I’d also say just to follow the baby’s instincts. Too many people say to do it so long, both breasts, so many hours apart… ridiculous. Growing babies sometimes need food every hour or can sometimes go four hours (if your lucky, this will be at night!) and they’ll get through that growth spurt and won’t be so demanding.

    My best advice, though, is to be focused on your own body. If you notice any lumps, massage them to unclog the duct while the baby feeds. You can also put wet cabbage leaves over lumps and it’s supposed to help. If you still notice the lump or clogged duct after a day or two, call the Dr. right away so you can get checked for mastitus. I was really in tune to myself and caught it early. It wasn’t nearly as bad as it can be, because I started meds. right away. And, of course, with clogged ducts, or mastitis, keep feeding… it helps with the pain and the milk won’t hurt the baby.

  14. Oh, we also had a chart (from some nursing book) above our changing table with a pencil. You could mark off three things: 8 – 12 nursing sessions a day, the 6 (or more) wet diapers per day (make sure it’s clear, not yellow), and then you could also mark off the 3 + dirty diapers per day. This ensures they are getting enough to eat. If you have any doubts you can take them to the pediatrician to be weighed, but this helps reassure new parents a lot!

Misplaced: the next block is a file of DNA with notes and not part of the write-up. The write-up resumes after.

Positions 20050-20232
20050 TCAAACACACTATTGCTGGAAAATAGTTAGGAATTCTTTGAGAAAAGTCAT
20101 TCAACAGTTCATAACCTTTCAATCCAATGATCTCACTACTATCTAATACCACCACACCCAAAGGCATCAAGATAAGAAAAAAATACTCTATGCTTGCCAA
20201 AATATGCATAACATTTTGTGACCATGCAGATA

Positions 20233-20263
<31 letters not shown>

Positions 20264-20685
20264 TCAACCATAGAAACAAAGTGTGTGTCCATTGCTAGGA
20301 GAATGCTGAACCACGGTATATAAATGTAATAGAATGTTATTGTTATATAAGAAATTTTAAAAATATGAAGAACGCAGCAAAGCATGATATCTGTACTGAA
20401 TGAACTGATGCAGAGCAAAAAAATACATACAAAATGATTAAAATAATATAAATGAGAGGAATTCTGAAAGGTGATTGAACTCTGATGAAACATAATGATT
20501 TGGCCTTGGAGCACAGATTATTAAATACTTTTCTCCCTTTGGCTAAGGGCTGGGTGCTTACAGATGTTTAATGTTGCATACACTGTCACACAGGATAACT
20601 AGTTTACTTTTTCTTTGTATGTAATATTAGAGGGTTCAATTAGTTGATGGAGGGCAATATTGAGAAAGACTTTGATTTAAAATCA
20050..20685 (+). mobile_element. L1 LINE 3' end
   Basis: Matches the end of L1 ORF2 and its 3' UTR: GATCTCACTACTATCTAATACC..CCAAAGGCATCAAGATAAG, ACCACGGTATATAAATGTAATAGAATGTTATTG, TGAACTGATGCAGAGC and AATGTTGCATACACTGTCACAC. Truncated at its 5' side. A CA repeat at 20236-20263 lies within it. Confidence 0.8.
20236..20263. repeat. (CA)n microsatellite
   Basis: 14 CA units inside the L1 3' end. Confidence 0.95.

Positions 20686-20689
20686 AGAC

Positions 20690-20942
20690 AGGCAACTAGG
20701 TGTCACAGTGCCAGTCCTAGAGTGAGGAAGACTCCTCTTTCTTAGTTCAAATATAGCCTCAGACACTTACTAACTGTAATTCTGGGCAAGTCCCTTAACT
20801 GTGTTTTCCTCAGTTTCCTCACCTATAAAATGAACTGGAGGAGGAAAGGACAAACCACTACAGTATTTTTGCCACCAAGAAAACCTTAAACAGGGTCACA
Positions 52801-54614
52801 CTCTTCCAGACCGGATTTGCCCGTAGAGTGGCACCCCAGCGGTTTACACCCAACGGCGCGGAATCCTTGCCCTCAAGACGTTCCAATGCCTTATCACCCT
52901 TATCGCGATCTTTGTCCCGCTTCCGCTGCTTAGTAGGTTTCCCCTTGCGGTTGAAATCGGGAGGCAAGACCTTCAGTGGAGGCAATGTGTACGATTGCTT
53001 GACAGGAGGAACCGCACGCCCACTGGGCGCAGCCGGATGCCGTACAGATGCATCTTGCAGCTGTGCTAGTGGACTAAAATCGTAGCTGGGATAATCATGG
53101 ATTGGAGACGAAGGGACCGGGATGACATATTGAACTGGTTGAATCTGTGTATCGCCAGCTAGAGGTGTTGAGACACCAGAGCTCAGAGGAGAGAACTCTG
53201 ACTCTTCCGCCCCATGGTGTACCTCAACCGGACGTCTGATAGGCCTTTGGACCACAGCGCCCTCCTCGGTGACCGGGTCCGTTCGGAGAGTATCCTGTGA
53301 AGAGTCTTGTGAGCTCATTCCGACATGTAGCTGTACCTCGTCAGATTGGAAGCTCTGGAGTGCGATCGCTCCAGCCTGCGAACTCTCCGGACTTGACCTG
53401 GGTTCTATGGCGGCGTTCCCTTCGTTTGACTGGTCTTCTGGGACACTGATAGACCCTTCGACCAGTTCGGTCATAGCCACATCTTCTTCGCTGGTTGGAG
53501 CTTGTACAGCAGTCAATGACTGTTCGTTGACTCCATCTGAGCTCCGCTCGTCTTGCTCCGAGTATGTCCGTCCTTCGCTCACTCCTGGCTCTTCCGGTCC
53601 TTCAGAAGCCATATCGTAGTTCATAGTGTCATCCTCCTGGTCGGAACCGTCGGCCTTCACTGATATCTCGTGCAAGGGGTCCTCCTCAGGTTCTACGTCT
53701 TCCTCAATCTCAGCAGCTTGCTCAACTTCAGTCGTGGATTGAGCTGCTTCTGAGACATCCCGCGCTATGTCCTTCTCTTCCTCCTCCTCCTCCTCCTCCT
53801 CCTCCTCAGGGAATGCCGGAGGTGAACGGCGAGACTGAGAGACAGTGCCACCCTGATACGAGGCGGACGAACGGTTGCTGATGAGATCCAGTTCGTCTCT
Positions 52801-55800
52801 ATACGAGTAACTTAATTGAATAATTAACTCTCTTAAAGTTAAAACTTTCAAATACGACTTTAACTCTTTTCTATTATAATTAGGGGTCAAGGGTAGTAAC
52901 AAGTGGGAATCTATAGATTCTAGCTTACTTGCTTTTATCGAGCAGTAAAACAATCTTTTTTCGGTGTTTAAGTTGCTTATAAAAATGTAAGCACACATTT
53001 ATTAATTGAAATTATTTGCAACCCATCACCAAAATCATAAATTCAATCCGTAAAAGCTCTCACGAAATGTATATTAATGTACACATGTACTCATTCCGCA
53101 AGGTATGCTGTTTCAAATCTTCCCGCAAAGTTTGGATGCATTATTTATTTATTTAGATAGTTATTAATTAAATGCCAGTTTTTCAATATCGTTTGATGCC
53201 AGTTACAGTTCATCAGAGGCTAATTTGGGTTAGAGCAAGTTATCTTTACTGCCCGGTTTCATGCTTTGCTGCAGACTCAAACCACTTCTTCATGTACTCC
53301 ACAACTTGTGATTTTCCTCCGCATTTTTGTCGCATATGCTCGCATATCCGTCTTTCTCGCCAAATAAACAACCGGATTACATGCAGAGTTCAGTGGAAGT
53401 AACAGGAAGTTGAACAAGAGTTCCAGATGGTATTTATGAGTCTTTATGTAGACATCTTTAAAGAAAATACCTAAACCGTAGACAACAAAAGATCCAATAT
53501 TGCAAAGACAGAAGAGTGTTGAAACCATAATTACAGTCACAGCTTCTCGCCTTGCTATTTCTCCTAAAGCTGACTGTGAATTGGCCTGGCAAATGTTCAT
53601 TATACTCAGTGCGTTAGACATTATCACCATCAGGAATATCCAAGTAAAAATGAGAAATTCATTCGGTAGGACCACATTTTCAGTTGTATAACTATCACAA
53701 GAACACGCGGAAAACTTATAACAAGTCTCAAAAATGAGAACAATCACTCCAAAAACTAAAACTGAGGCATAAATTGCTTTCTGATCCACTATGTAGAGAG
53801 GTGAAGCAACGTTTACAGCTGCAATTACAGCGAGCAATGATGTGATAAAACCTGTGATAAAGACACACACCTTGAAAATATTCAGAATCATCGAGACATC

15. 1. Don’t listen to what everyone else says. People will try to tell you your milk isn’t good or filling enough, etc. Not true!

    2. Don’t worry about constantly watching the clock. Feed your baby when he is hungry and until he’s full.

    3. We are using a nipple shield b/c my son has latch problems (2 months old now) which can create quite a mess. If your child is a messy eater, fold down the nursing bra side you’ll be feeding on and tuck the edge of a burp cloth into the rolled down cup to catch the leakage. This way you have a wet burp cloth, not a wet bra!

    4. Use washcloths! I use them in my bra at night and even during the day since both of my “girls” haven’t learned to wait when it’s not her turn to feed. So much easier than changing out 500 breast pads!

  16. I breastfed my twins until they were 18 months old. I had so many problems in the beginning but I stuck with it. I do not judge people who do not stick with it though because I know how hard it can be.

    I had mastitis every single time I dropped a feeding, which is the main reason we nursed until 18 months rather than stopping at 12 – 14 months. I encourage everyone to slowly drop feedings. Also, be familiar with the signs of mastitis. At first I thought I had strep throat because that is what it felt like (high fever, sore throat, achy muscles, etc.) the breast pain came later into it for me.